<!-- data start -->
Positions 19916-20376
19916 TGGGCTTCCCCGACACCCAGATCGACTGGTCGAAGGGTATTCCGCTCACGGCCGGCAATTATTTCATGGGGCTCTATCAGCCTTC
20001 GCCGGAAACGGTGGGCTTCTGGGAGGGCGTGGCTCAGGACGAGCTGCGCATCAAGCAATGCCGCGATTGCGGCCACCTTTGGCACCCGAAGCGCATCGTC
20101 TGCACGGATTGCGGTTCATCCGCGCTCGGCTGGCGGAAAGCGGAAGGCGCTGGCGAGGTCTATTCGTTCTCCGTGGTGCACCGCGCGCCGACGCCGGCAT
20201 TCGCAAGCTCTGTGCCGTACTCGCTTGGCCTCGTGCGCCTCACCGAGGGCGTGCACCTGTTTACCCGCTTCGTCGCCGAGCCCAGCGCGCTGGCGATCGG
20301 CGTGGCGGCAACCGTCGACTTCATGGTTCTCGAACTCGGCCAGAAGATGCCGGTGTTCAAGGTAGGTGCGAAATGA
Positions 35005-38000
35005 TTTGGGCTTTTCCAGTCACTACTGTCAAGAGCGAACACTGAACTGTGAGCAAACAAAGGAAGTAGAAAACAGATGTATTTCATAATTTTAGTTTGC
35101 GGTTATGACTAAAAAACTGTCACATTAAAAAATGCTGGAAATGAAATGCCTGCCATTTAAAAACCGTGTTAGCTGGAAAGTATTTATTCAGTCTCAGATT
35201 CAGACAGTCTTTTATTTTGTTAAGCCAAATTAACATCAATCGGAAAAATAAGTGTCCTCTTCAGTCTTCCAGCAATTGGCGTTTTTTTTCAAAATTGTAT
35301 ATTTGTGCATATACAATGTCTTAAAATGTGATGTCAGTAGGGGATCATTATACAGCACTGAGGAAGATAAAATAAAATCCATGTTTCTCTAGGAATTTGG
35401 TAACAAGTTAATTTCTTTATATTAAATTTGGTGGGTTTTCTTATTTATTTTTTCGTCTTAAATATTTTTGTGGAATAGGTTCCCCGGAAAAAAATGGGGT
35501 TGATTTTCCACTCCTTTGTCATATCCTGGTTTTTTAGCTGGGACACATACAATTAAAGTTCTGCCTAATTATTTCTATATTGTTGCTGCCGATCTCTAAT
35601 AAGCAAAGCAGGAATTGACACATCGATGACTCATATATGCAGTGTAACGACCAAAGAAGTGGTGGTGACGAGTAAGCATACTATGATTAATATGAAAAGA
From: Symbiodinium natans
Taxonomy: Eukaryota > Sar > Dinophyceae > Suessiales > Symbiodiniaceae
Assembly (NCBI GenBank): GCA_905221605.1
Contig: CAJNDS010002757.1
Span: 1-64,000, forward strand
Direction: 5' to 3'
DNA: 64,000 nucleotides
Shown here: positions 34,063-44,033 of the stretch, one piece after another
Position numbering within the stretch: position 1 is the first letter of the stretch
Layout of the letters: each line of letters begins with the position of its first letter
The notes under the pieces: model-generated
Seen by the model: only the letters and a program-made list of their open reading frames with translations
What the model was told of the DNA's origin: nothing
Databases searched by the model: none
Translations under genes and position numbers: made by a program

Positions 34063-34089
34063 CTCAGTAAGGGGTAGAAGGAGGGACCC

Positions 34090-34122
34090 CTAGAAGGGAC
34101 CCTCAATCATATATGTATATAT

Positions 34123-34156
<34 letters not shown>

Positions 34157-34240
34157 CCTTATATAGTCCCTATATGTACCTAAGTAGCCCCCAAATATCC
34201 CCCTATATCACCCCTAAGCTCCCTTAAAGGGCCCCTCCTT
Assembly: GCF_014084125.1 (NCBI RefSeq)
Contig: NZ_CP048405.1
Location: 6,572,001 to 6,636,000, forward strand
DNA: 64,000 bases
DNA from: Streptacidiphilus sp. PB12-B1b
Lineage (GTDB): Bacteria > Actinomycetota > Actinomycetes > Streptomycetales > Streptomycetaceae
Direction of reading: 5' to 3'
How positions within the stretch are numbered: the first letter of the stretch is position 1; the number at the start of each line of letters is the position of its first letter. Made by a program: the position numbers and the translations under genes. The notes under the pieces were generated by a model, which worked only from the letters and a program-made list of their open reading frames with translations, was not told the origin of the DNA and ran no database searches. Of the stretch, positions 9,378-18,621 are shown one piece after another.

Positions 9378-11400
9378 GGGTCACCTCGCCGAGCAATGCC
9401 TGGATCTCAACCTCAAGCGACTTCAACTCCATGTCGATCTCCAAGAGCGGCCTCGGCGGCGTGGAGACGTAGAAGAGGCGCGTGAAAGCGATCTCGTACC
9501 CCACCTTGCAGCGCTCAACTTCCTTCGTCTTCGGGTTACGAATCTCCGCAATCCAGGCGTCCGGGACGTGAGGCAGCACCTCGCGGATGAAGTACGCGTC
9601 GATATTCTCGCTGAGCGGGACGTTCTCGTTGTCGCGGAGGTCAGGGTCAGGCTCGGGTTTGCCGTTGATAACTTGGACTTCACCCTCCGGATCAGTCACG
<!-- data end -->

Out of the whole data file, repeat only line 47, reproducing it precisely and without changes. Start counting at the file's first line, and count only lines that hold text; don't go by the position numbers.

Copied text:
How positions within the stretch are numbered: the first letter of the stretch is position 1; the number at the start of each line of letters is the position of its first letter. Made by a program: the position numbers and the translations under genes. The notes under the pieces were generated by a model, which worked only from the letters and a program-made list of their open reading frames with translations, was not told the origin of the DNA and ran no database searches. Of the stretch, positions 9,378-18,621 are shown one piece after another.